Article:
Sunday, September 8, 2013

So far, so good

I mean, aside from kiddo cutting a hole in the front of his brand-new shirt on the first day of school. Apparently they were doing an arts-and-crafts thing of some sort. "The scissors you gave me were too sharp, Mommy," kiddo said. Yes, scissors have an unfortunate tendency to be sharp, since they are used to cut things. How about that, kiddo?

I can't really come down on him, though, because of the thing I did in nursery school once. Which is, I cut a boy's hair. For absolutely no reason. Just reached over with the scissors and snipped a lock off. I got in all kinds of trouble, of course, and the boy I think needed some supplementing trimming at the salon to neaten everything out. To this day I don't know what I was thinking. So at least kiddo only caused damage to his own person, and at least it was just a shirt. Which we have decided will now be his "art smock," since he already wrecked it.

Otherwise we haven't gotten any horrible reports yet. Though granted, what with Labor Day and Rosh Hashanah, he's only been in school two days so far. (I imagine he'll have many more opportunities next week to wreck his outfits.) The 504 coordinator wants to wait a week or two to see how he's settling in, then adjust the accommodations accordingly. That makes sense.

I have high hopes for his teacher, though, whom several other mom friends with older boys recommended. She's very structured, they said, and I said, perfect. A laid-back, whatever teacher would be a disaster for him.

She met us at the door on the first day, as we were doing the usual dork-parent thing and waiting in front of the school to snap a shot of him coming off the bus, then walking him to his room. The very first thing she said was to thank me for writing the letter to her, explaining what kiddo is good at and what he needs help with. She said it was very helpful. I was thrilled she'd read it, let alone liked it. That made my day.

I also shared the letter with the other ADHD moms I've been meeting up with -- our own personal support group -- and they liked the letter so much some of them were planning on ripping it off for their own kids. I am totally in favor of that. In fact I am so in favor of that that I am posting it here (with some details changed, of course). If one teacher liked it, I bet others would too. Steal away.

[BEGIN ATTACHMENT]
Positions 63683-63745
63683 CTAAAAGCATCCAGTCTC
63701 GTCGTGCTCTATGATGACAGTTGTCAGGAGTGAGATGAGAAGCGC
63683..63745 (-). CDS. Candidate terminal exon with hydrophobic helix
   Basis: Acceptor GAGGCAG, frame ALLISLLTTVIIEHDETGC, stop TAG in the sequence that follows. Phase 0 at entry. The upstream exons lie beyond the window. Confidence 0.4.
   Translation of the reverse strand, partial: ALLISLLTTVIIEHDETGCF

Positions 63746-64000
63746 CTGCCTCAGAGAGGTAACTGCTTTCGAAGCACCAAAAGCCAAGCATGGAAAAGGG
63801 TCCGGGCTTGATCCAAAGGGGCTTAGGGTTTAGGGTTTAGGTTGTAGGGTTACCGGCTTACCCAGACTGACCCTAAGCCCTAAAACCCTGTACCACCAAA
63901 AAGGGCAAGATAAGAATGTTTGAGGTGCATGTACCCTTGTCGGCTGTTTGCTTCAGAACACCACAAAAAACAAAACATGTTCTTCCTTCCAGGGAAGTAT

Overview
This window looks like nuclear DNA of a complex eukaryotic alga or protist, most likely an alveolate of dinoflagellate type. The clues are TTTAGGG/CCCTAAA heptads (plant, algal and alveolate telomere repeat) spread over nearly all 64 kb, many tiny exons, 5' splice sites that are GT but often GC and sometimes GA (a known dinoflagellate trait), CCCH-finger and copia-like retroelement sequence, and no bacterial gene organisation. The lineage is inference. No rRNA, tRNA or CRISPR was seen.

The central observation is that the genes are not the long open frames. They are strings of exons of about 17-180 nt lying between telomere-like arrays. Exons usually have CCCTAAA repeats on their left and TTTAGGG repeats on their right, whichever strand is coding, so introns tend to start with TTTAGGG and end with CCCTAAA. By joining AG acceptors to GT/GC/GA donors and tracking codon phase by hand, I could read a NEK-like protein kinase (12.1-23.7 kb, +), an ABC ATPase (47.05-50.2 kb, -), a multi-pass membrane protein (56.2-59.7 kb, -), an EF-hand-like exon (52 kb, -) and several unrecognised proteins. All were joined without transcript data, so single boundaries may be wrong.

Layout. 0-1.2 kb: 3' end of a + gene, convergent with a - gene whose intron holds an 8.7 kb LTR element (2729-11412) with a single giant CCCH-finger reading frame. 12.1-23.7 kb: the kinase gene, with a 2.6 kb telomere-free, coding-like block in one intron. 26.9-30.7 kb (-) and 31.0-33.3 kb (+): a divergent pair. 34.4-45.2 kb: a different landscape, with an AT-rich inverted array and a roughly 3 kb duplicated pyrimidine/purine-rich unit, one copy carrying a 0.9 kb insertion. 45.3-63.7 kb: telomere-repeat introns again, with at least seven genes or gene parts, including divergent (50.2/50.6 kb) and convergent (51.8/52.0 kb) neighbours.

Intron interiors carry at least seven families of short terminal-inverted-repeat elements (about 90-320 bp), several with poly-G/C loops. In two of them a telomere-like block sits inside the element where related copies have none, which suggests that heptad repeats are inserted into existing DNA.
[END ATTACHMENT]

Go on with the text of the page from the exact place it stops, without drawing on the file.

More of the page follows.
I’m glad to know that my son XXXXX will be in your class this coming school year. I’d like to tell you a little bit about him.

XXXX has ADHD and has a 504 plan for classroom accommodations. In XXXXX class last year, those accommodations included a fidget toy, a band around the bottom of his seat and a special cushion to sit on. He has had issues with sitting still and with being physically aggressive with other children, due to sensory overload. He presents certain challenges, but offers a lot of positives as well.

He’s extremely friendly and loves to laugh. He wants to be helpful and to please adults, even if he doesn’t always quite manage to do it. He’s creative and smart, and loves to read. He also loves computer time and shows some skill with mathematics. He’s capable of a great many things, but may need extra help in achieving them.
We’ve found that being very clear and direct helps with XXXX. He will question instructions but given an answer, tends to be satisfied. Any opportunity for physical activity will benefit him (he does also have a weighted vest to assist with the physical stimulation, and has been receiving occupational therapy through the school). Repetitive or routine work will not go well with him, even though it’s certainly necessary. His brain isn’t stimulated enough by the activity and he will seem to find it almost painful. The occasional break, or even just a chance to stand up and stretch, should make a difference. He does enjoy any opportunity to be creative or to tell a story; you may find those tendencies helpful.
Other methods that seem to work are seating him close to the teacher’s desk and making him either line leader or line “caboose,” enabling the teacher to watch him more closely. We use a Time Timer at home, or the timers on our phones; sometimes the only way to get him to complete a task is to encourage him to “beat the clock.” He’s proud of himself when he’s able to do that. He does have issues with transitions; I’ve found that either using the timer, or telling him, “I’m going to count to five and then you need to do this,” is effective. (Sometimes the counting alone will work, without a stated consequence.) He also has trouble controlling his emotions sometimes, especially if he loses a game or if things don’t go the way he thinks they should. At home, we ask him to count backward from 10 to 1 and take a deep breath, which is generally effective. To ensure he’s listening to you, it’s a good idea to either touch him on the shoulder or make him repeat back to you what you said.

He’s very social and wants friends, but will unintentionally invade personal space or say inappropriate things. He was part of a social skills group last year, and I hope he is offered that opportunity again this year. We have seen some improvement in that area.
I hope you find this information useful. My husband and I look forward to working with you this school year. Our contact information is below; please don’t hesitate to reach out to either one of us if you have a question or something you need to discuss. Thanks and looking forward to meeting you.

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